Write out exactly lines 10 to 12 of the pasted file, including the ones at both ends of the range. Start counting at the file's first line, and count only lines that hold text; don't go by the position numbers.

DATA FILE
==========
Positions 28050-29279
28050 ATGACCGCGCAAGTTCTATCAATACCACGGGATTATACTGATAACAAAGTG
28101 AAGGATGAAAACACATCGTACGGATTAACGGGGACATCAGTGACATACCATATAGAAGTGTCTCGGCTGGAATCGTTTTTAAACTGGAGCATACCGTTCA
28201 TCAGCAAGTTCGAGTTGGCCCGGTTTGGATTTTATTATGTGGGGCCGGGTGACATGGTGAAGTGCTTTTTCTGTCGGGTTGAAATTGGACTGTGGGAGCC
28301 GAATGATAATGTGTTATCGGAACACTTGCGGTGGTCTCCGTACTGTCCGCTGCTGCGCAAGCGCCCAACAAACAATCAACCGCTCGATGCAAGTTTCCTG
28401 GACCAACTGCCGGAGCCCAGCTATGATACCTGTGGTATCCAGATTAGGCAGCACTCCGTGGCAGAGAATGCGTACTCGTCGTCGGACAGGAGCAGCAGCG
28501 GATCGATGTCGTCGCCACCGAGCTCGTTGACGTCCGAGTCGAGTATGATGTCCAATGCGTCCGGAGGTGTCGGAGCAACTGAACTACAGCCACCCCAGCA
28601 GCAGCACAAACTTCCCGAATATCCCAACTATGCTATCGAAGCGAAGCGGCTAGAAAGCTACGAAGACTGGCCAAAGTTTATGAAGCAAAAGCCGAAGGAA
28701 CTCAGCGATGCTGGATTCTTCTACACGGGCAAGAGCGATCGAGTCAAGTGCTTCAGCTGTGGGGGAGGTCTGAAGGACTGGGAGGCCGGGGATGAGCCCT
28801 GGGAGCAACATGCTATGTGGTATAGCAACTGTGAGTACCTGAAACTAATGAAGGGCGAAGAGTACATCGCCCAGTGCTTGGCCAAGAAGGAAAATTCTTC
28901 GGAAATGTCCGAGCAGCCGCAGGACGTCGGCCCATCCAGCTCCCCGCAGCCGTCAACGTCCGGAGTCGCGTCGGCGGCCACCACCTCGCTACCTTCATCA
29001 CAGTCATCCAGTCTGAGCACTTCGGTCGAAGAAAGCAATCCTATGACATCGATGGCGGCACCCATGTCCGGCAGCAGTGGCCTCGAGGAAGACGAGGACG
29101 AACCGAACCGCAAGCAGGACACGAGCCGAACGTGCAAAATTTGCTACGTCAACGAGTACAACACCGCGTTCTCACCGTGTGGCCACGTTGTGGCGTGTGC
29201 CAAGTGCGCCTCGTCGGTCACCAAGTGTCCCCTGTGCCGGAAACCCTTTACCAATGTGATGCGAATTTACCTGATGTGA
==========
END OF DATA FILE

28801 GGGAGCAACATGCTATGTGGTATAGCAACTGTGAGTACCTGAAACTAATGAAGGGCGAAGAGTACATCGCCCAGTGCTTGGCCAAGAAGGAAAATTCTTC
28901 GGAAATGTCCGAGCAGCCGCAGGACGTCGGCCCATCCAGCTCCCCGCAGCCGTCAACGTCCGGAGTCGCGTCGGCGGCCACCACCTCGCTACCTTCATCA
29001 CAGTCATCCAGTCTGAGCACTTCGGTCGAAGAAAGCAATCCTATGACATCGATGGCGGCACCCATGTCCGGCAGCAGTGGCCTCGAGGAAGACGAGGACG